Lord, Lord… You never knew who?

In my estimation one of the most abused texts in the entire scripture is Matthew 7:21-23.  I have abused it for years, I have been abused by it, and I see others abusing with it almost constantly.  So I want to take  a somewhat lengthy look at the text and see if the way that it is commonly preached is actually gospel preaching, or if it is sheep abuse.

Matthew 7:21–23 (ESV)  21 “Not everyone who says to me, ‘Lord, Lord,’ will enter the kingdom of heaven, but the one who does the will of my Father who is in heaven. 22 On that day many will say to me, ‘Lord, Lord, did we not prophesy in your name, and cast out demons in your name, and do many mighty works in your name?’ 23 And then will I declare to them, ‘I never knew you; depart from me, you workers of lawlessness.’

This will be another exercise in context, just like our look at Romans 10:9 last week.

Another example of how this text is messed up

What is the common application of this text?  Here is how it usually goes: “You may profess that you believe, and you may say Lord, Lord, you may even be involved in doing great ministries, but how do you know you really believe?  How do you know that you are not one of those who say ‘Lord, Lord’ but are actually going to get told to depart from Jesus into hell?!”  Usually this message is accompanied by the preacher calling you to be totally different than the world.  In the more legalistic versions it is a call to dress a certain way, talk a certain way, hang out only with certain people, and so on.  The usual force of this text is to bring doubt into the professing Christian’s life in order that they would examine themselves per 2 Corinthians 13:5 (which is a text that is also abused).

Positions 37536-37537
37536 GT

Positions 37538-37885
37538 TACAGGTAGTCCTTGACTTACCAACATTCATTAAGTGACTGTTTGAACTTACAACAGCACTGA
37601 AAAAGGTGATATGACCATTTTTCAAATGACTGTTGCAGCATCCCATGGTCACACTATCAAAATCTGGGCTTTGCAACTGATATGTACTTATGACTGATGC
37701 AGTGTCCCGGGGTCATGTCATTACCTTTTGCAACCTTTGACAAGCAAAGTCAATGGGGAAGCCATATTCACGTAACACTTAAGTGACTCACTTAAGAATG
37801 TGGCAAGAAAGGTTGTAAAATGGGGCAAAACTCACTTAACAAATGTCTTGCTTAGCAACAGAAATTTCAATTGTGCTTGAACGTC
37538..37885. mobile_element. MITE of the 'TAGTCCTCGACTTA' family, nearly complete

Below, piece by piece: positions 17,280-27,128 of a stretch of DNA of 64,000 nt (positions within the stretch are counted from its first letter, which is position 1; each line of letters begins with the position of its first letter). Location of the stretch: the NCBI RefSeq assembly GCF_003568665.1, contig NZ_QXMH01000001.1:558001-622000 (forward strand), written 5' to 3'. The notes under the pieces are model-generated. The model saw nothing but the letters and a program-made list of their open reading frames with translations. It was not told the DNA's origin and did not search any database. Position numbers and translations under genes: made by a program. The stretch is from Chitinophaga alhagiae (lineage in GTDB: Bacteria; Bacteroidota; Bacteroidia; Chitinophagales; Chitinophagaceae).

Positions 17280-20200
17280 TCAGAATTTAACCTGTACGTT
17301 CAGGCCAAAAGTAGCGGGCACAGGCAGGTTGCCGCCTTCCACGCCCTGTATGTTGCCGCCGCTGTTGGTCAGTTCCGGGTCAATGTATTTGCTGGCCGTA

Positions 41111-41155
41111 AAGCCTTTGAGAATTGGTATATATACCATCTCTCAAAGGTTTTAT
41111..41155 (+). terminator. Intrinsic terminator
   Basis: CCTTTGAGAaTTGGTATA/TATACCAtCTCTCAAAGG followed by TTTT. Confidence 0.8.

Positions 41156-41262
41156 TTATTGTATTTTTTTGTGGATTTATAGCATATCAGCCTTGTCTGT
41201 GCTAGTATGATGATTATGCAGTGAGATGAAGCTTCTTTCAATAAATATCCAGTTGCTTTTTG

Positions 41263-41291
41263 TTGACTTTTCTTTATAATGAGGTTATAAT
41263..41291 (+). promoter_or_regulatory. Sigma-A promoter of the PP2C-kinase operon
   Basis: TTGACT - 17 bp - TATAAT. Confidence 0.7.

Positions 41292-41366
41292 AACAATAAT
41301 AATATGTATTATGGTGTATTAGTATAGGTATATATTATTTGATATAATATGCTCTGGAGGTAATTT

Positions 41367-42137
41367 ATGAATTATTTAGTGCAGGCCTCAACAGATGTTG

I presume that the reader has encountered preaching like this on this particular text, if not then give this famous sermon by Paul Washer a quick listen.  (Please realize I like Paul Washer, I have been greatly influenced in many ways by the work of God through him, his stuff on biblical manhood is excellent as is his teaching on missions, but he misses pretty bad on Matthew 7:21-23).  The point is that this text is primarily issued as a ‘question your salvation’ text with the intent of getting people who only think that they are converted to become genuinely converted.  The question we must ask however is whether or not that was Christ’s intention as He spoke those words.  If Christ’s intention is not to draw the false professor to question their faith, then preaching the text in that manner is dishonest, and possibly abusive to genuinely converted Christians.  In other words, preaching this text in that manner could actually serve to strip assurance of the genuine believer by making them turn inward to validate their salvation.

So let’s look at the context.  First, this is near the end of the Sermon on the Mount, a sermon preached by Christ to his disciples who left the crowds to follow him up a hill and hear his teaching.  (See Matthew 5:1)   Jesus opens his teaching in Matthew 5 with 15 straight verses of indicatives.  In other words the whole introduction of the Sermon on the Mount contains no commands toward better living, but instead declares to his disciples who they are in Christ.  You ARE the salt of the earth, and you ARE the light of the world.  In fact the first command we are met with in the Sermon on the Mount is Matthew 1:16 which says ‘LET’ your light shine before men.  The first imperative in the whole sermon is hardly a forceful claim to obedience, instead it is a command to ‘let’ the reality of who the disciples were (because of Christ) shine forth.